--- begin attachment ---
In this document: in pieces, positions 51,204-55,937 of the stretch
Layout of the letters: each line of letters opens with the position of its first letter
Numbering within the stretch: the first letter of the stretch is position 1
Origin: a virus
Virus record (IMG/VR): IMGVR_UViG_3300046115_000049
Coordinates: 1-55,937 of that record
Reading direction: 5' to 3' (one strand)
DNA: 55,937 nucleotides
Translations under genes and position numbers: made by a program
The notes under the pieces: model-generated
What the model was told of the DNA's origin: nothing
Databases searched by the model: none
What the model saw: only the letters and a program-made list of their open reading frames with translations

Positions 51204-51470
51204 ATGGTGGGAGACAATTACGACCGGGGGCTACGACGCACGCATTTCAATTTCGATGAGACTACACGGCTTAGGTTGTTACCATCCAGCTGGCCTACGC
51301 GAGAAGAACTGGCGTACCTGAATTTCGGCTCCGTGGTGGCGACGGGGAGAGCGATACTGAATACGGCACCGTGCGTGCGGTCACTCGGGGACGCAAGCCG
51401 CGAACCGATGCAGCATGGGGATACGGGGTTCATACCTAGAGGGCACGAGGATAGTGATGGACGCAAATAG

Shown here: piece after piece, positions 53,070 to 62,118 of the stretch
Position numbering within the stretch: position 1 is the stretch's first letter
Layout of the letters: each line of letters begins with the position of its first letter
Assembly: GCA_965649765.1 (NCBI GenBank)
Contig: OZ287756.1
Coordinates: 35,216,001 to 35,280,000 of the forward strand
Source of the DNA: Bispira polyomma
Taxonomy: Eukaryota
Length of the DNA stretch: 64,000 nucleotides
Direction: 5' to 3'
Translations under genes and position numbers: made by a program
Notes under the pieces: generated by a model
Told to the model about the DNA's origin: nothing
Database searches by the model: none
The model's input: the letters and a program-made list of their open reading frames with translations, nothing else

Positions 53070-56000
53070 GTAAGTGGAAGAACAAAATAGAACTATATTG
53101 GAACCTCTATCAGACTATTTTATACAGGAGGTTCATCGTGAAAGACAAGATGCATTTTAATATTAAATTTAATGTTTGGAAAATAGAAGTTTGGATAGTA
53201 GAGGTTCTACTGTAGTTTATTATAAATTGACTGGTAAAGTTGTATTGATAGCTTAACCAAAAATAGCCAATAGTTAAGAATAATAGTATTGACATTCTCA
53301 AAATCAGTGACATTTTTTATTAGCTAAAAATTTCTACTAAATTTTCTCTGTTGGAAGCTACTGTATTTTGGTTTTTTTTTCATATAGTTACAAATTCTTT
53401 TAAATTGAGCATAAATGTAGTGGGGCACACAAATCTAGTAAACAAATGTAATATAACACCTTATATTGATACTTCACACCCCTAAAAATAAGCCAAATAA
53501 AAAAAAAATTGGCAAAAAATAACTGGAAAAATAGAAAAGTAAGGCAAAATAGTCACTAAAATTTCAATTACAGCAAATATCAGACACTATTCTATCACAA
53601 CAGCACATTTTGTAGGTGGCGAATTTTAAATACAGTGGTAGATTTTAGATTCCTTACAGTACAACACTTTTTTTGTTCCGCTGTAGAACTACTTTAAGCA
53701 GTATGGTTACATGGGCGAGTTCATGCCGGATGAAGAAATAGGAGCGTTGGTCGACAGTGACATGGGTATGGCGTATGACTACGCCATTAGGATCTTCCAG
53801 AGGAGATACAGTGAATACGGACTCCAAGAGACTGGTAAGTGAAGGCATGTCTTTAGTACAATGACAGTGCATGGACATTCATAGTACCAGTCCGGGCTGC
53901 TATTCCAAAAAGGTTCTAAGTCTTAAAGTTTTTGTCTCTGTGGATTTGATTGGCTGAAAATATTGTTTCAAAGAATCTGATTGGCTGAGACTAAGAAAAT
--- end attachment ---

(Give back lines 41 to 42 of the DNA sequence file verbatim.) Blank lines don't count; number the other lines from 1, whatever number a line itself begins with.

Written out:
53701 GTATGGTTACATGGGCGAGTTCATGCCGGATGAAGAAATAGGAGCGTTGGTCGACAGTGACATGGGTATGGCGTATGACTACGCCATTAGGATCTTCCAG
53801 AGGAGATACAGTGAATACGGACTCCAAGAGACTGGTAAGTGAAGGCATGTCTTTAGTACAATGACAGTGCATGGACATTCATAGTACCAGTCCGGGCTGC